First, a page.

Two weeks is not a great return policy. I can understand why they did this, but two weeks can go by really fast if you’ve found out what you’ve ordered wasn’t what you expected. (You can’t returned damaged merchandise to the store; you must contact customer service.) But stores also have the right to reject returns if they do not carry the item in the store. So if you’ve decided you didn’t like the figure, game, or unusual book you’ve ordered, you have to pay return shipping. Yes, you often have to pay return shipping to stores like Amazon, but Barnes & Noble should be using their stores as an edge.
Exchanges also should be easy. If I ordered The Ancient Magus’ Bride Volume 6 online and did not get the bonus book, why can’t I just go to the store and swap it out with one that does have the bonus chapter? It’s the same book being sold at the same price; why should a store refund my online order (which was marked down online plus had a coupon applied) and then charge me full price for the store copy? It’s the same UPC!
One thing I really hate about bn.com is that there isn’t an “in-stock” or “sold by B&N” option. I hate clicking on an item and learning it’s not available to ship or that it’s a third-party item. Like when you are browsing the site and see this:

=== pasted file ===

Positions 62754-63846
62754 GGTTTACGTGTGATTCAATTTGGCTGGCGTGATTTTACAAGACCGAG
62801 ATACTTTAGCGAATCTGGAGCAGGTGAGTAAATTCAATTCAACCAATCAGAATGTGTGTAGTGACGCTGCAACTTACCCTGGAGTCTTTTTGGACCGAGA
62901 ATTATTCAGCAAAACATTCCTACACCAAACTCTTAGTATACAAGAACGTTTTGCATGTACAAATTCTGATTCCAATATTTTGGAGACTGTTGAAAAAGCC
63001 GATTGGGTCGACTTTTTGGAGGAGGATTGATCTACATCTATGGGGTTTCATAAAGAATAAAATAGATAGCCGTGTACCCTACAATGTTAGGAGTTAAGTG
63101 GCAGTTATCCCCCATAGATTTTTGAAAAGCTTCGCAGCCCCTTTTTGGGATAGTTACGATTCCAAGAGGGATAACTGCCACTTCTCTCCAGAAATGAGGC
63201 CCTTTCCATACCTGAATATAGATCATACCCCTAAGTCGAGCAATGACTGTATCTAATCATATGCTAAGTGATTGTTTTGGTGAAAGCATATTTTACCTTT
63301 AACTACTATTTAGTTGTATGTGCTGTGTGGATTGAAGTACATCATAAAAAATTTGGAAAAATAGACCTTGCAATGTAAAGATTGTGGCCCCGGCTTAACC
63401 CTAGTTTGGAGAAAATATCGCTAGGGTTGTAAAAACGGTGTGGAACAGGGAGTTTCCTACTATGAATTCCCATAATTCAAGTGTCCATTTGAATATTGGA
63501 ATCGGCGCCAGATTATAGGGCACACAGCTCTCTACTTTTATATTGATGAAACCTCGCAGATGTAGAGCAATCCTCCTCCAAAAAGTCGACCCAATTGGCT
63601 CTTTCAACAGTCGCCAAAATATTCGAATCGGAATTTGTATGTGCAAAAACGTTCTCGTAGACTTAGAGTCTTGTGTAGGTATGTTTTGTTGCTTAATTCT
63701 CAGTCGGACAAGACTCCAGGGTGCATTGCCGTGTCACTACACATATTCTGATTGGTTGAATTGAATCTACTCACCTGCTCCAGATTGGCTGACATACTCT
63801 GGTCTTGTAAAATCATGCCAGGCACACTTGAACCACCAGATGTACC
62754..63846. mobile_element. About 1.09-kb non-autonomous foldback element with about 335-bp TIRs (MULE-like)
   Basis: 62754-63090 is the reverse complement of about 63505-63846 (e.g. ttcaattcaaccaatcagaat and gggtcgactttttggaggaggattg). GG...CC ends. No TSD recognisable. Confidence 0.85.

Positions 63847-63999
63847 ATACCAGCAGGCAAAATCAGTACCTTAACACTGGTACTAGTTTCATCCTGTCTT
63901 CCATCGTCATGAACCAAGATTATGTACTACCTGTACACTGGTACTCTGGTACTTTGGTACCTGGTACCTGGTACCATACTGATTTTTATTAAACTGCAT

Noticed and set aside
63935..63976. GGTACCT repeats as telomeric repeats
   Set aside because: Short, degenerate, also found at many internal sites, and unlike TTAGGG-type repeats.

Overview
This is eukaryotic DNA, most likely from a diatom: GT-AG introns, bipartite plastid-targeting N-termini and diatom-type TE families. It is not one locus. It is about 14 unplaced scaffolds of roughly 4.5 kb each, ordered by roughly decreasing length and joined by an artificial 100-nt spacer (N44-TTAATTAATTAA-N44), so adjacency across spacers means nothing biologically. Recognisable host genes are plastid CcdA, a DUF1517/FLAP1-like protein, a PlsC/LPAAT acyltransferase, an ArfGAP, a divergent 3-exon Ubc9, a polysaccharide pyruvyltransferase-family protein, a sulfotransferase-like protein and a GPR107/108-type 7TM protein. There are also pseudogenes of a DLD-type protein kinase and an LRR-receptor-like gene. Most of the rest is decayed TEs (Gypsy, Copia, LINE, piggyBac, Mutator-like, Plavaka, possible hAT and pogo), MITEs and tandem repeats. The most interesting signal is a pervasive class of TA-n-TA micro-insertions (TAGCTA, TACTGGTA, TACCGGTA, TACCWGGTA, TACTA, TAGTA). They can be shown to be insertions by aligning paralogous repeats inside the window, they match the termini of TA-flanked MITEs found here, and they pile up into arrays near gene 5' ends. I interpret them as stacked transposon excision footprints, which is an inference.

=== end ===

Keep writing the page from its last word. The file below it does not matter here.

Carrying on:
“Oh, look, that figure is cheaper here than anywhere else!”
But then you click on it and get this:
This happens all the time with other items. You think seeing $6.99 on a $9.99 manga sounds pretty good, but then you learn that that $6.99 is actually another seller’s price and you have to pay $3.99 shipping. I wish I could filter out those results.
According to Rather-Be-Shopping, Saturday is the best day to shop for books. Data suggests it’s the day most likely for Amazon and Barnes and Noble to discount their books. Barnes & Noble usually sends out their in-store coupons usually on Friday so that customers can use them over the weekend, so it does seem like you should be a Barnes & Noble weekend shopper.
And according to some studies, the best day to shop online is Tuesday.
So if Tuesdays are good for online shoppers, perhaps Barnes & Noble should release more coupons that work during the week. Perhaps Barnes & Noble does well on the weekdays with their cafés, but perhaps they could switch up their coupon days once in a while? Otherwise, it seems like there isn’t a lot of incentives to shop during the week. Sure, they have deals like Manga Monday, but that’s online, not in stores.